Jim Reeves and Cheyenneby
a one-time reporter, I covered the funerals of numerous East Texans, but the one
I remember the most was that of Jim Reeves, the iconic country singer who grew
up at Galloway in Panola County. |
Reeves and his pianist, Dean Manuel,
died in 1964 when his private plane crashed near Nashville, Tennessee.
body was brought back to Panola County and buried in a two-acre memorial plot
at Liberty Hill near Carthage.
On the day of his funeral, the Shreveport highway was jammed with cars and people
had to park miles away and walk the distance to attend the funeral.
Reeves’ statue stands beside U.S. Highway 79 near Carthage.|
courtesy Bob Bowman
son of Tom and Mary (Adams) Reeves, Jim was born James Travis Reeves in 1923.
He attended the University of Texas and played for the school’s baseball team.
He later pitched for Marshall and
Henderson in the East Texas
League, but a leg injury ended his athletic career. |
In the 1940s, he became
a disc jockey for KGRI at Henderson
and began singing locally under the name Sonny Day.
soon built a music reputation in Texas and Louisiana,
but had no real commercial success until 1952 when he signed a contract with Abbott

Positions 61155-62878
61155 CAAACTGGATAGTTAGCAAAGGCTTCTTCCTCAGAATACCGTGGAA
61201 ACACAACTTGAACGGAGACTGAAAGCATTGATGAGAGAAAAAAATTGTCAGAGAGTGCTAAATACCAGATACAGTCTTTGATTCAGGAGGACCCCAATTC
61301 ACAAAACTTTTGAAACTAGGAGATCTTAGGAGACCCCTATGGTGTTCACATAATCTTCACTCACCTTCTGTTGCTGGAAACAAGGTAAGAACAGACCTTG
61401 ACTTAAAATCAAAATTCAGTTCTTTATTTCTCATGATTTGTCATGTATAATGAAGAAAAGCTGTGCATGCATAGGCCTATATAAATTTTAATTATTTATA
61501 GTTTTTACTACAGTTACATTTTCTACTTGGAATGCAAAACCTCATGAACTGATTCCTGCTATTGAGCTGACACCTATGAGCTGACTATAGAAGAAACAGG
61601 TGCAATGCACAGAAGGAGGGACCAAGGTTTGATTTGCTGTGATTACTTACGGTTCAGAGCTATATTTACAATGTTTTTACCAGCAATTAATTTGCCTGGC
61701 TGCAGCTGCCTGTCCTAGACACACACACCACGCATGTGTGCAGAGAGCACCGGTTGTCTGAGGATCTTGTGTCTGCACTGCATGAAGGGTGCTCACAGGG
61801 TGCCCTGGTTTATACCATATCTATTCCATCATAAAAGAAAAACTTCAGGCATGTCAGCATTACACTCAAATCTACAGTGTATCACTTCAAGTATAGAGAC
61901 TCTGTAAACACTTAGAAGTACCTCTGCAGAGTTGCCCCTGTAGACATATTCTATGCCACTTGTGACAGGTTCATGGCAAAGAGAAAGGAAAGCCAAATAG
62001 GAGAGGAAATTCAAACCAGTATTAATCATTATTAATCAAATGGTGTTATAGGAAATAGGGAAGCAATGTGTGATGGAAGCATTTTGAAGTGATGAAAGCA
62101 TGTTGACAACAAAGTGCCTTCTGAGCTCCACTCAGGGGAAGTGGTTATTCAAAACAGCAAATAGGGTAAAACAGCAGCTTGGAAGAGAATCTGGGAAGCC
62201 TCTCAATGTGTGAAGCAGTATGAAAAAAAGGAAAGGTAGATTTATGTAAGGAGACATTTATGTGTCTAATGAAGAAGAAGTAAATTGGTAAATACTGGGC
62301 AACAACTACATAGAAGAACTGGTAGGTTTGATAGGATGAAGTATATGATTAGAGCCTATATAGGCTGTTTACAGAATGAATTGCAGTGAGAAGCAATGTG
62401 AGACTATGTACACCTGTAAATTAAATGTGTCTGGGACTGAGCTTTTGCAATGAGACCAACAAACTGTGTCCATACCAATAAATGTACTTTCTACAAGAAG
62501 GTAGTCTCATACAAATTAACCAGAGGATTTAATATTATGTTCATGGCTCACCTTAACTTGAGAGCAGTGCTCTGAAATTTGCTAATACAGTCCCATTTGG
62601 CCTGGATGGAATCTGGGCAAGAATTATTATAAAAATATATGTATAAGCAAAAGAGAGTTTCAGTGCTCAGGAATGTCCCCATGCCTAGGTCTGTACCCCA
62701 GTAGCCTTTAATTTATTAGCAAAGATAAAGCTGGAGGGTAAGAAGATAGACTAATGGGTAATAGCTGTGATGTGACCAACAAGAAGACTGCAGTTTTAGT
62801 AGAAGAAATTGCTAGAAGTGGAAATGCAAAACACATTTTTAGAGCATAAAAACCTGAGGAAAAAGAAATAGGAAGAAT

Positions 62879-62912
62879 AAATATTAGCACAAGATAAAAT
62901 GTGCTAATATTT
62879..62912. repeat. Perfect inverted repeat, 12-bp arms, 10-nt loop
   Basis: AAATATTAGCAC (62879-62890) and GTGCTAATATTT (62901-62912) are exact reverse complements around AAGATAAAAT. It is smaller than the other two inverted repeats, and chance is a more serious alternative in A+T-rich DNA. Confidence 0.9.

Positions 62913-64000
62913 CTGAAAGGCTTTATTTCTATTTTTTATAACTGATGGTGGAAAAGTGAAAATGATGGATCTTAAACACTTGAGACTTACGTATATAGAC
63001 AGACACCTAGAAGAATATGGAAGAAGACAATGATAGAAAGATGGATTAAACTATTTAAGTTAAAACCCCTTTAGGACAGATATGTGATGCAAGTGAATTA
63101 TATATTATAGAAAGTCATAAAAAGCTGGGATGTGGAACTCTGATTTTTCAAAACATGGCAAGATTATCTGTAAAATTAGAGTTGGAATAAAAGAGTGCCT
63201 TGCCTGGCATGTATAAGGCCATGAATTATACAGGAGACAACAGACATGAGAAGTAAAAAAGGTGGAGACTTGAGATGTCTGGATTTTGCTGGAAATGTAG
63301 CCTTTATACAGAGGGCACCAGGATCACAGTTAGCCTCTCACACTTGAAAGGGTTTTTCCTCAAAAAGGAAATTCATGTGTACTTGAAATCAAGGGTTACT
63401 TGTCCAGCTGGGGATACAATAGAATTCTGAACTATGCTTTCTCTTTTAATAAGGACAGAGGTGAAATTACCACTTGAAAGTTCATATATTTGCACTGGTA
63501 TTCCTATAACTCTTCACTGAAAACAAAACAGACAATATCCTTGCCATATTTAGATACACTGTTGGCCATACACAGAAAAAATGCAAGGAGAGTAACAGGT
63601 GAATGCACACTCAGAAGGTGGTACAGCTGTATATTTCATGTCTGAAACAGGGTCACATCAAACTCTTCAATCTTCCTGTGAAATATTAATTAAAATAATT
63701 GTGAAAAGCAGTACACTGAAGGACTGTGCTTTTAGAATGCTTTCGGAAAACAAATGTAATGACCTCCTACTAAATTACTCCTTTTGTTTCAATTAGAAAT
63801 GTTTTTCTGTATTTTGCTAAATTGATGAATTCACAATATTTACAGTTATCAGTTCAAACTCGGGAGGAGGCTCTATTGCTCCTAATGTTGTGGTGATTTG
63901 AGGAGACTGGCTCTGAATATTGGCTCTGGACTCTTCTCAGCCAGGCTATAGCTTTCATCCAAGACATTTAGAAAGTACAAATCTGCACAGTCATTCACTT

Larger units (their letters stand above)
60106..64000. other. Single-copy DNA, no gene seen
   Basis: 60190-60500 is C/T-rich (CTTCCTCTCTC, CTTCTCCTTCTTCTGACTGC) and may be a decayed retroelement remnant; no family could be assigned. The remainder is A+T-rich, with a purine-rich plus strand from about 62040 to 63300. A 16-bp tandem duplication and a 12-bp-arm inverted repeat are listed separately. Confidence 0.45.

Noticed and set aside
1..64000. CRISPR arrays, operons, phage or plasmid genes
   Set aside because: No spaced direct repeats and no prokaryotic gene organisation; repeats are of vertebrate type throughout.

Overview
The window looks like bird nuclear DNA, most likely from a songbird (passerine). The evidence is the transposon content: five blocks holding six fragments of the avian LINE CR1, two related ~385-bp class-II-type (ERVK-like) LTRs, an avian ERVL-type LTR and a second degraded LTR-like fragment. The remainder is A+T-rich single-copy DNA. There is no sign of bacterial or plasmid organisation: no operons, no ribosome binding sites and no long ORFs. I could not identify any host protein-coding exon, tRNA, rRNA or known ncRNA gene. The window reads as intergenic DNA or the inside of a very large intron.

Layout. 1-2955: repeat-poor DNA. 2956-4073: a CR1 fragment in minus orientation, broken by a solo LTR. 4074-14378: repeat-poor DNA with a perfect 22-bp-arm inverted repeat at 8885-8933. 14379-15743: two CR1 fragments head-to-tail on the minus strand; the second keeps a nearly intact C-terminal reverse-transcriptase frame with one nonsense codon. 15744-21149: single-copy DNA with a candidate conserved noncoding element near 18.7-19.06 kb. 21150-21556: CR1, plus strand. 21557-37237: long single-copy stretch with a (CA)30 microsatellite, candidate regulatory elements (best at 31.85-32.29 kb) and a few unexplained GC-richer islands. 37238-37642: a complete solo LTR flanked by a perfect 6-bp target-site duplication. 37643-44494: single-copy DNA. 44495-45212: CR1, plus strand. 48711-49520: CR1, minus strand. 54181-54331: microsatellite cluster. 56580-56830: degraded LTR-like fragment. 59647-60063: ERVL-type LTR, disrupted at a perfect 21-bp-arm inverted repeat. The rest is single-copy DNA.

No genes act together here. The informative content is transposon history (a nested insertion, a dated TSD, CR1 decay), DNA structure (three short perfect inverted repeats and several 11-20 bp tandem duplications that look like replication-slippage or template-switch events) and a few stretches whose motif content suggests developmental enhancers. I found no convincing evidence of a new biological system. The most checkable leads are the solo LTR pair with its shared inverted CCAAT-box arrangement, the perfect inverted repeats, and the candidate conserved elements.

Records. His second Abbott record, “Mexican Joe,” brought him a national following
and led to a job as an announcer for KWKH ib Shreveport and appearances on the
famous Louisiana Hayride. |
A second successful recording, “Bimbo,” led
to appearances on the Grand Ole Opry in Nashville and in 1955 he began recording
for RCA Victor, producing such hits as “He’ll Have to Go” and ”Four Walls.”
|Before his death,
Reeves made three European tours and two trips to South Africa, where he starred
in a film, “Kimberly Jim,” which was released the year following his untimely
His recording of “Distant Drums,” a song written by fellow Texan
Cindy Walker, was released posthumously and in 1966 it was at the top of the U.S.
and British charts. He became the first American to have a song named “Song of
the Year” in the United Kingdom.
his burial, a life-sized statue of Reeves was placed in the middle of his gravesite
beside U.S. Highway 79. |
But people seldom realize there is a second grave
His beloved dog, Cheyenne, was also buried there when he, too,
Bowman's East Texas
May 24, 2009 Column
(Bob Bowman of Lufkin is the author of more than 40
books about East Texas. He can be reached at bob-bowman.com.)